continue discussions with the ACE Defendants regarding it contribution to settle the claims. On March 20, 2013, a representative for the ACE Defendants responded to ITT’s demand for payment on the ACE Policies and stated that ACE believes that the amount ITT settled for is “unreasonable.” Count I: Breach of Contract 27. fully herein. 28. The settlement of the Underlying Litigation was reasonable and the ACE ITT incorporates all the foregoing averments by reference as if each were set forth
Defendants were required to pay a portion of that settlement under the ACE Policies for damages due to “bodily injury.” 29. The ACE Defendants breached the ACE Policies by unreasonably refusing to
consent to the settlement of the Underlying Litigation. 30. The ACE Defendants conduct in refusing to consent to the settlement of the
Underlying Litigation was without excuse or justification.
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Case 2:13-cv-01589-JS Document 1 Filed 03/26/13 Page 7 of 10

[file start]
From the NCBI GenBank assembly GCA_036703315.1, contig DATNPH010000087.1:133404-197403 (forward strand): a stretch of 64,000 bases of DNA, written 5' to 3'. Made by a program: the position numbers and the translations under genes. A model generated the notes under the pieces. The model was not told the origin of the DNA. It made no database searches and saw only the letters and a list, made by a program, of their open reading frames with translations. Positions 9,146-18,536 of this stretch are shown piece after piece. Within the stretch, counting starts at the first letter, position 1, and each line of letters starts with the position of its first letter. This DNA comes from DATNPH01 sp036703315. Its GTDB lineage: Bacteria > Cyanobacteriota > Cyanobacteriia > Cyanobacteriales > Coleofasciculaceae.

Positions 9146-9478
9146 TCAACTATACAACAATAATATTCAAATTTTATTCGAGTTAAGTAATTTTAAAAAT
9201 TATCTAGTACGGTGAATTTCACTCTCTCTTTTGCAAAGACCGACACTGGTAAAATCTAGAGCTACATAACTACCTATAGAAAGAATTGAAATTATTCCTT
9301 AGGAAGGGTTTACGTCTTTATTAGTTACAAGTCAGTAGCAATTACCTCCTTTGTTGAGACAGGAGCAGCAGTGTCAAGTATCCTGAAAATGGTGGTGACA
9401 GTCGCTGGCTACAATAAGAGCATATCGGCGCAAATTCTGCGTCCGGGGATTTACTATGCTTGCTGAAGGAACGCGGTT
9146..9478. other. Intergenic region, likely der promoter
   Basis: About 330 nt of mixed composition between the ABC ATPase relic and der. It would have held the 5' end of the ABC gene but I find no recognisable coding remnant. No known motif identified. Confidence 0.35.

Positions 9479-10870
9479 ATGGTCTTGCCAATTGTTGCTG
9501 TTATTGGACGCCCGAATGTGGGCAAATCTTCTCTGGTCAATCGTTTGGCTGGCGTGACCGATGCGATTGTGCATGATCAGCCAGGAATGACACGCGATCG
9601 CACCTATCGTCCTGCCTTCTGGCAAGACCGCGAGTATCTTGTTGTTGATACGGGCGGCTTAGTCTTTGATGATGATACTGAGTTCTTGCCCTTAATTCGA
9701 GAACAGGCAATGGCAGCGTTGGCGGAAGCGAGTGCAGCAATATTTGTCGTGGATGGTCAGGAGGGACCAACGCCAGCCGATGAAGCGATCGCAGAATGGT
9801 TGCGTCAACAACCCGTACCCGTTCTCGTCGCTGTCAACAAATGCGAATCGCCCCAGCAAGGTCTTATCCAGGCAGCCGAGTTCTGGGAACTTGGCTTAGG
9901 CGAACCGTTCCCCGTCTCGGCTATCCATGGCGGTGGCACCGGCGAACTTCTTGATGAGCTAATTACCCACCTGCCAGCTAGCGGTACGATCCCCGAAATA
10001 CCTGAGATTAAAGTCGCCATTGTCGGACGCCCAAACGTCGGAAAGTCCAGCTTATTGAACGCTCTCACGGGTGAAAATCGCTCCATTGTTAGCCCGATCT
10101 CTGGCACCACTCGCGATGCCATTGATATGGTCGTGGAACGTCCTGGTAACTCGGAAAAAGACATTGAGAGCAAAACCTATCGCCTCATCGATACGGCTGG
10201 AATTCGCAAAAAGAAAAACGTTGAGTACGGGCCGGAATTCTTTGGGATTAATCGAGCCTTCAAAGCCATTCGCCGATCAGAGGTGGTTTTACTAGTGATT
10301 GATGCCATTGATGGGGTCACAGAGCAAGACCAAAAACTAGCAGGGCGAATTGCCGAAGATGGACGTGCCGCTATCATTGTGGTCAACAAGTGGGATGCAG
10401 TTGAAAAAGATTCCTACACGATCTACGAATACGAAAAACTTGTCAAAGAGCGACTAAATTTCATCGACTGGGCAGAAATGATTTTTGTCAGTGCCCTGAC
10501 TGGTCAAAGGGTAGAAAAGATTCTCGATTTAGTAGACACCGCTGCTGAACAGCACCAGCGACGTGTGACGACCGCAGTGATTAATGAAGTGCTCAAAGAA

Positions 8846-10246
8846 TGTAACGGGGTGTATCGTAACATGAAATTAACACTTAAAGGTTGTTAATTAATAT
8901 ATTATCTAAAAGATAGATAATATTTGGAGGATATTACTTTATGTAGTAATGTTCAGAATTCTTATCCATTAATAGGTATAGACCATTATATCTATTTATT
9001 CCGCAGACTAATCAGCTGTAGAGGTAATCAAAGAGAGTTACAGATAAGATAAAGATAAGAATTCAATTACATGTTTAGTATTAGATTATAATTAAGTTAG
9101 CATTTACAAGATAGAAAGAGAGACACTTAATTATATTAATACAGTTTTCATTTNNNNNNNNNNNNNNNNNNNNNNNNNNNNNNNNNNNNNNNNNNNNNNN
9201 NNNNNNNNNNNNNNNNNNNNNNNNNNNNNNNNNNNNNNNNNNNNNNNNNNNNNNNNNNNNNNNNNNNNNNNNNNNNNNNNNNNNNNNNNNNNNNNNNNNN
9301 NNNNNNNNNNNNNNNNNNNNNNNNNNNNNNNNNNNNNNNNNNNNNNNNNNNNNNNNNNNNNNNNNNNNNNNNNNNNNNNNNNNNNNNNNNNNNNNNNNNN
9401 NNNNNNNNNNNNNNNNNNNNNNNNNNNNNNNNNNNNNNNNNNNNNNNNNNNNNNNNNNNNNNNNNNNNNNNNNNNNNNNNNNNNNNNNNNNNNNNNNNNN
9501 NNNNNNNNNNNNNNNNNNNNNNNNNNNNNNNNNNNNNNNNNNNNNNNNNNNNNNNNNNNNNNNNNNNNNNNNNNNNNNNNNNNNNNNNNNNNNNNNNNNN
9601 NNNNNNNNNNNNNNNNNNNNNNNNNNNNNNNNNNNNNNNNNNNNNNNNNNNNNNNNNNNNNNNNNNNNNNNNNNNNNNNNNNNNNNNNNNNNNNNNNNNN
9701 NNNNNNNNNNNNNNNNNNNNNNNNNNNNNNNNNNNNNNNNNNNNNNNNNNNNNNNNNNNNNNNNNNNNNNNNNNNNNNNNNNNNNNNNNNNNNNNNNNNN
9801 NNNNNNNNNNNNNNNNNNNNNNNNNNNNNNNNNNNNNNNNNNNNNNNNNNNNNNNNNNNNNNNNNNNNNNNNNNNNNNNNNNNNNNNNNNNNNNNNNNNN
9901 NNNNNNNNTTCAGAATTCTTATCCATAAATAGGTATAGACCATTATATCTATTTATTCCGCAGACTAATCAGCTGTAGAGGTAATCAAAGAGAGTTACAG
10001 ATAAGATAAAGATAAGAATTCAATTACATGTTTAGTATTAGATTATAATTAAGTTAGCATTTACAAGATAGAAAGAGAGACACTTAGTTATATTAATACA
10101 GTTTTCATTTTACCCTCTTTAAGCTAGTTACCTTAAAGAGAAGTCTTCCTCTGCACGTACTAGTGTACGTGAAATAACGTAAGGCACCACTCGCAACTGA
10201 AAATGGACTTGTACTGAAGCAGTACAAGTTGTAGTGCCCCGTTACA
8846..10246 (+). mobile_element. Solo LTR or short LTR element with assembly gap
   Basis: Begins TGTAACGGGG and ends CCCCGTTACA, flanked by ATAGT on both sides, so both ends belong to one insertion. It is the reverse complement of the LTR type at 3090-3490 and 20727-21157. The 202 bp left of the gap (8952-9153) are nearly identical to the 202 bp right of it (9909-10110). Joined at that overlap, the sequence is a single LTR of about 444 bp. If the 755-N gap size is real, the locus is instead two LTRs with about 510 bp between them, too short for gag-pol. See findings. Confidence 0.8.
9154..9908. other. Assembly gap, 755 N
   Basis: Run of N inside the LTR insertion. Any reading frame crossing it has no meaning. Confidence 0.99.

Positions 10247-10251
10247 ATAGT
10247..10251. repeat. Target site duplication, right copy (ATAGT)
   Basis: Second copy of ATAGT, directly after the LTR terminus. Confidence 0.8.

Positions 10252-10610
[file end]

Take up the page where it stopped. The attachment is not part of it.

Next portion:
31.
As a direct and proximate result of the ACE Defendants breach, ITT has suffered
and continues to suffer damages in excess of $75,000. Count II: §8371 Claim 32. fully herein. 33. Under the ACE Policies, the ACE Defendants had a fiduciary duty to act in good ITT incorporates all the foregoing averments by reference as if each were set forth
faith, including in their fair dealing in the handling of claims brought against their insured, ITT. 34. The ACE Defendants knew, or were reckless in not knowing, that they had no
reasonable basis to withhold consent to the settlement of the Underlying Litigation, thereby exposing ITT to substantial risk and breaching the ACE Policies. 35. As a result of its unreasonable refusal to consent to the settlement of the